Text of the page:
INTERVIEW BY STEVE OLSON
INTRODUCTION BY STEVE OLSON
PHOTOS BY MEL D. COLE AND IVORY SERRA
L.E.S. from the get go… It’s what you know… From the streets to wax… File it under “Knowledge.” Let the masses follow… D. Ross, letting it flow… It’s how you get it done, son… And then some…
“Whether it’s getting to be associated with having a hit record or signing a group, luck has so much to do with it. If you’re perceptive and your energy is right, you end up getting lucky more often then not or more often than most.”
Why don’t we start the interview?
That’s how we roll. The game is on.
All right, so what do you want to ask me, Steve?
Okay. Listen. Where were you raised?
I was raised in New York City in the Lower East Side of Manhattan.
Where were you born?
I was born in San Francisco, California, in the Mission District on Lucky Street. My dad still owns a house there.
When did you roll to New York?
I was two and a half years old. My parents split up and my dad stayed there and we came here. I’m a New Yorker, but I do have California roots.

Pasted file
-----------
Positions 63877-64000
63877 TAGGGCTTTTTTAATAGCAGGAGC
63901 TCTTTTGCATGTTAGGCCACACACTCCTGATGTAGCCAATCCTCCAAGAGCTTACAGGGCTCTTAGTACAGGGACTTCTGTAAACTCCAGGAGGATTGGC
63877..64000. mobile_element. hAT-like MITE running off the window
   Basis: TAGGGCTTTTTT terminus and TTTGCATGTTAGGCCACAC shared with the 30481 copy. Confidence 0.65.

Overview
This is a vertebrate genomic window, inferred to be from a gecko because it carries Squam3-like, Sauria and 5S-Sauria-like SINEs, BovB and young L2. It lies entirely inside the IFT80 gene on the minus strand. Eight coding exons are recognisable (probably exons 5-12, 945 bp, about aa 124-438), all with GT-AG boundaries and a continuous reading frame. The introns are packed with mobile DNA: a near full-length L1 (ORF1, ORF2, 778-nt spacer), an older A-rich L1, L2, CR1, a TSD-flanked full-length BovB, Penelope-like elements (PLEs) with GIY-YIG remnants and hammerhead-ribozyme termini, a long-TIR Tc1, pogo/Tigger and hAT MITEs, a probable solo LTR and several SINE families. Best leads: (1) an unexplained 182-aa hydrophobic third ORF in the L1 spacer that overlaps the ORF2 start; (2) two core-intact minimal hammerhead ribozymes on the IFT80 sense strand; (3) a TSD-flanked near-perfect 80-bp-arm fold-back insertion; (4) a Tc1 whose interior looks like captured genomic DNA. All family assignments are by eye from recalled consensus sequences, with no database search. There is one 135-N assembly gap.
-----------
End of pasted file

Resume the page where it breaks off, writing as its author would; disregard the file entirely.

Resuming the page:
You were born in California. Period.
Relax. Of course, you’re a New Yorker.
I’m a New Yorker who likes California. L.A. is cool. San Francisco is better. The West Side of L.A. is great. I love Venice and Santa Monica.
You don’t like South Central?
I like Compton. That’s my favorite, Lynwood, Compton. That’s my shit.
Englewood is too nice. It’s too close to Culver City. It’s too nice now.
What did you do in New York as a kid?
I got in a lot of trouble. I wrote graffiti, skateboarded, got into a lot of fights in the street and hung out with a bunch of crazy Puerto Ricans. I got bussed to this smart kid white school with a bunch of ghetto kids. The city was my playground. I had very little supervision as a child, so I just went crazy. I was a little hoodlum who got into skateboarding and graffiti when all the kids on my block were selling drugs or mugging people.
How old were you when you got into skateboarding?
I was about 12. Around the age of 14, I actually got on my skateboard and left my neighborhood as much as humanly possible because everyone I grew up with was getting into mad trouble and it was my salvation. Then I went to school with a bunch of middle class white kids, so I met all of these kids in junior high and they turned me onto Led Zeppelin, and I started to understand what it was like to have a normal white person’s childhood a little bit. I realized that being on my block I was going to get in a lot of fucking trouble. My mom got me a skateboard. I got really into skateboarding and got out of my neighborhood until I moved to Brooklyn because it was just too fucking crazy. Everyone was getting into so much trouble. I just didn’t want to get involved. Drugs were everywhere and crack was just coming out.